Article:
Tag Archives: : sex and gender bias in biomedical research

When sex matters

when sex matters

“Women have to know that many of the medications they are taking were identified and the dosages defined based on studies on male animals or men. And it’s well known that women metabolize some drugs differently, their size is different and even the underlying causes of the diseases might be different. Does that mean the medication is bad? No, it means that we need to define the population for which the medication provides the most benefit with the least risk at a reasonable cost”, says Virginia Miller, professor of physiology and surgery at the Mayo Clinic in Rochester, MN, USA and president of the Organization for the Study of Sex Differences (OSSD), an international society for basic and clinical scientists.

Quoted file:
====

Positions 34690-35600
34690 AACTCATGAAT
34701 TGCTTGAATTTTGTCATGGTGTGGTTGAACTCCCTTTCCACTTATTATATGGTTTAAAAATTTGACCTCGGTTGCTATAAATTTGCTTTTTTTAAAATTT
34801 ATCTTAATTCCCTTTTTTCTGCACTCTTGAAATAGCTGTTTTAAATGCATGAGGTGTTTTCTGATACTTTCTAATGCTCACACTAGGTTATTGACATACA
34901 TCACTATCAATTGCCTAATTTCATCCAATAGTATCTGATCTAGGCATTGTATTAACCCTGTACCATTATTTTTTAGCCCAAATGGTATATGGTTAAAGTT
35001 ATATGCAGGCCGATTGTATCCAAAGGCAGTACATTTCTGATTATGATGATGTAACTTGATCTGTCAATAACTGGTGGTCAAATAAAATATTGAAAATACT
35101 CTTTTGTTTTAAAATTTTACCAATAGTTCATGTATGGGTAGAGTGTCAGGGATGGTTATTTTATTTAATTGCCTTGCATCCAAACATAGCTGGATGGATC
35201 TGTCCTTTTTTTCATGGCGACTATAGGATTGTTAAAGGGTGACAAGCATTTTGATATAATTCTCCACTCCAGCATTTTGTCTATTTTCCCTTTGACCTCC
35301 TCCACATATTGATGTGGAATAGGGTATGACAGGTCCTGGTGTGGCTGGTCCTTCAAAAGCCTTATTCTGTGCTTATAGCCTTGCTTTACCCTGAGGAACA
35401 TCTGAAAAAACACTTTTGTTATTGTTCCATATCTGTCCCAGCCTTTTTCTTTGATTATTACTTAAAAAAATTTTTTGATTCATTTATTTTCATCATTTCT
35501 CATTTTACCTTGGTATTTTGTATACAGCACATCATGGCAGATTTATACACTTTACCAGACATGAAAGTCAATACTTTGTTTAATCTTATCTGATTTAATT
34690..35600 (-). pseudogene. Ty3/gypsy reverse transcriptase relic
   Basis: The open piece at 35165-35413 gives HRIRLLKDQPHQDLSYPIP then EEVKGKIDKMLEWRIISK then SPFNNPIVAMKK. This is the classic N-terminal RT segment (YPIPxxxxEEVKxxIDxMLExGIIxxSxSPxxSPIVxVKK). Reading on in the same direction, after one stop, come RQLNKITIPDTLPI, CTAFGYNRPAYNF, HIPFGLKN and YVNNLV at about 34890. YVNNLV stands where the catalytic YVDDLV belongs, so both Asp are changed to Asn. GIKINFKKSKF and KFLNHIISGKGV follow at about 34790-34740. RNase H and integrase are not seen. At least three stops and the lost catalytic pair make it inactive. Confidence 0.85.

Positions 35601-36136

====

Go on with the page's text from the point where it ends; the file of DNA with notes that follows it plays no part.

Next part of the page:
The first time I have ever heard about sex-gender bias in biomedical research and gender medicine, some months ago while reading the Science magazine, my first thought was how come I had never wondered how it was possible that drug prescription have the same dosages for me, not even 1,60 meters tall, and let’ say for my Dutch 1,90 meters tall male friend if it’s so obvious we are different. And, as I do every time I find out something new and interesting to me, I started guessing that maybe I wasn’t the only one ignoring the issue and its causes. So I started researching the topic.

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